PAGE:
Sunday, February 01, 2009
New Year's Resolution
It’s 2009 and the start of a new year. A time in which people make New Year resolutions, reflect on the past year and look forward to the upcoming one. This past year has been a lean one, not just for me but for a large number of people in the NY animation community. We saw the production abruptly halted at ‘Word World’, the doors closing at Animation Collective and the end of Nick Digital as we knew it.
The up and down of the animation scene here in NYC is nothing new; it has been going on for decades. From the early 90’s to 2000 the NY scene was flourishing. I remember visiting Pat Smith while he was working on ‘Beavis and Butthead’ at MTV. He gave me a tour of the building in which they had floor after floor of productions going on. I was working in Mass at the time and remember first thinking I should come down to NYC. But then things quickly took a turn in the other direction in early 2001. MTV shut their doors in, Jumbo Pictures ended, and the number of projects at Nick Digital shrank significantly. Since then the number of productions going on around the city have gone up and down. At times it seemed like NY was growing once again, like during the period I was at Animagic in early 2007. Curious Pictures had ‘Little Einsteins’, Nick Digital was staffing up for ‘Umizoomi’, MTV was back again having just completed ‘Friday: The Animated Series’ with an in-house staff of animators. Finding experienced people to work on all the projects going on was becoming increasingly difficult for studios. But just as I was starting to get comfortable working on ‘Nate the Great’, it all ended just as quickly as it began. 75 of us were out on the street looking for work once again, MTV never gave ‘Friday’ a fair shot, they aired it in the middle of the night a couple of times and a second season was never made. 2008 saw the end of ‘Little Einsteins’ after just 2 seasons, as well as ‘Kids Next Door’ wrapped after 6 seasons.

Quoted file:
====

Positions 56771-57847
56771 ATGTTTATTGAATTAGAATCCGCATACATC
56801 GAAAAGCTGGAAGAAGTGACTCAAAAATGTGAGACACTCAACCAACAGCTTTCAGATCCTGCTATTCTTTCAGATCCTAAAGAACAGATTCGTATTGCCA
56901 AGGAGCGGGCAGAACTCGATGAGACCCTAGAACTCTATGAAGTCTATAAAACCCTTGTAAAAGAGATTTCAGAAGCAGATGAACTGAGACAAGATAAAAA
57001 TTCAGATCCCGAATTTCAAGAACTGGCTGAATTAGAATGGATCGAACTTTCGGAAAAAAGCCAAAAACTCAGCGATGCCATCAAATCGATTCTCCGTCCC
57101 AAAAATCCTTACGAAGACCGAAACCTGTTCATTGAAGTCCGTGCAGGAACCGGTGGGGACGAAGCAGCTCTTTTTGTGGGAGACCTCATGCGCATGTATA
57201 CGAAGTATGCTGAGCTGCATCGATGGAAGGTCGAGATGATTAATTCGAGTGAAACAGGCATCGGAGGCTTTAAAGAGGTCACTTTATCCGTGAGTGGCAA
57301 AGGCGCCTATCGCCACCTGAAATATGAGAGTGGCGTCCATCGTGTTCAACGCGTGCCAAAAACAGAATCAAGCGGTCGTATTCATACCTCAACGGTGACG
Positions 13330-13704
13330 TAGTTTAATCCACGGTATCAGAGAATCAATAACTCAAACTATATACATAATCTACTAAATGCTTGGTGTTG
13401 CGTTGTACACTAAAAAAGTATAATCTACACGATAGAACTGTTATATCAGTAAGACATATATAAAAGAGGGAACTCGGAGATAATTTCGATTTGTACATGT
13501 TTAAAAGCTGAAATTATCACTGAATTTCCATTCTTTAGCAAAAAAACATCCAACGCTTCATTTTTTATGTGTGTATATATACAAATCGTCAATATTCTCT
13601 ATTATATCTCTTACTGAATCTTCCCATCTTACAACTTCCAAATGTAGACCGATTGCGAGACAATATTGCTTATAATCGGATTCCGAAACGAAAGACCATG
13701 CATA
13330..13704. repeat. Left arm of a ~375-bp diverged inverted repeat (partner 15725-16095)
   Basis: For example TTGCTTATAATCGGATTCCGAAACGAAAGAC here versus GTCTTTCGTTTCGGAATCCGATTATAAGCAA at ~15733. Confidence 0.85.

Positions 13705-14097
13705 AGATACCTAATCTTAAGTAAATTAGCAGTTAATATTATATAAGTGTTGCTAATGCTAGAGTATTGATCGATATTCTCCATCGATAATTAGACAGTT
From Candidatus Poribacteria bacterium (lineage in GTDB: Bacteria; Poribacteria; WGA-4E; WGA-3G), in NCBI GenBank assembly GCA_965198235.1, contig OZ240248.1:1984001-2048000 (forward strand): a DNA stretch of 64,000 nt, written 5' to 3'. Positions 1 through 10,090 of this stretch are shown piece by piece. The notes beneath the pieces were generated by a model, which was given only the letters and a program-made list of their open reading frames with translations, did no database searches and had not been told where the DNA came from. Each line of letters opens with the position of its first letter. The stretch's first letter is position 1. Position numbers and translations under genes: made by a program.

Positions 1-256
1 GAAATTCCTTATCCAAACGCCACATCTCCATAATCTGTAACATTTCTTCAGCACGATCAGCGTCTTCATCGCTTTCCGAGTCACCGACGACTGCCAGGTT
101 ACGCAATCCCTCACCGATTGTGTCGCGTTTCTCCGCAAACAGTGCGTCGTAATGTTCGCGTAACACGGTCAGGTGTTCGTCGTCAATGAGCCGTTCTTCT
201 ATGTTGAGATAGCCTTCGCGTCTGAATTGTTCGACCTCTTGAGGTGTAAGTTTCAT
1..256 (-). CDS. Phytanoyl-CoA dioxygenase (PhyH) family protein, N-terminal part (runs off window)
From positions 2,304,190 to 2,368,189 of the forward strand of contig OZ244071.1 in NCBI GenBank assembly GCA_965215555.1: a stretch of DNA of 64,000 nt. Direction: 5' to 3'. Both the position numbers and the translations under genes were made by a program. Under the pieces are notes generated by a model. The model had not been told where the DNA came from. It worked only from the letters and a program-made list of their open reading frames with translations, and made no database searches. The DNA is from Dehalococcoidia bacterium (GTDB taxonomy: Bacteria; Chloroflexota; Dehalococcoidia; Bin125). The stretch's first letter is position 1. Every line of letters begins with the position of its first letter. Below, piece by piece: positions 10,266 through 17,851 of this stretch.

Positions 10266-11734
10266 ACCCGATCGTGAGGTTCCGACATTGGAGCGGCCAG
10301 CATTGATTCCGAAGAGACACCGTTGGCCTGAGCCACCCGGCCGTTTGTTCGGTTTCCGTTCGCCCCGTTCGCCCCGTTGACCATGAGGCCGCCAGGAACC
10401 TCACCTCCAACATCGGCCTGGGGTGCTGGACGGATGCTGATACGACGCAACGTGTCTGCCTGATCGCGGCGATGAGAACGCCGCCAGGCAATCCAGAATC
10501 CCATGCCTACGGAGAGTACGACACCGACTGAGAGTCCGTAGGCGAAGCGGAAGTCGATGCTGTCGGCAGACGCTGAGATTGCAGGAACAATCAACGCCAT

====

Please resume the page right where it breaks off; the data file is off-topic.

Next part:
Getting back to an earlier point, when the industry slows down it can create opportunities for those willing to go after it. When MTV ended, and Pat Smith found himself out of work he began his independent career. Without the down turn in the industry, I don’t know if Pat would have left the world of studio animation to go out on his own as an independent. In boom years there are jobs for everyone, in leaner ones those less committed to the lifestyle of animation will fall by the wayside; a Darwinist approach to animation, for lack of a better term.
A recent example of this for me is Dave Levy. When he found himself in a slow period of work, he decided to make another short film; a follow up to his last one Good Morning. Dave isn’t showing the new one to anyone until the ASIFA festival for the first time. I for one can’t wait to see it. A second example of not waiting for someone to come to you with a project is the collaboration of Al Pardo and Mike Carlo. They pooled their talent together and made a fantastic short Odd Job Hitler. Who knows what could come out of it in the future, maybe the next ‘Assy McGee’ on Cartoon Network?
In times of little work it is more important than ever to get together with friends and colleagues for coffee and a cookie to see how they are doing. Or have a friend in the shape of a cookie if they can’t meet up. Networking is ongoing; going out to events and getting out of your apartment is crucial to survival. I am involved with ASIFA and find it more important than ever to keep up that connection to the NY animation community. I have also started a personal project of my own which I will talk about more in the future.
As for my New Year’s resolution; it’s to post on my blog every week.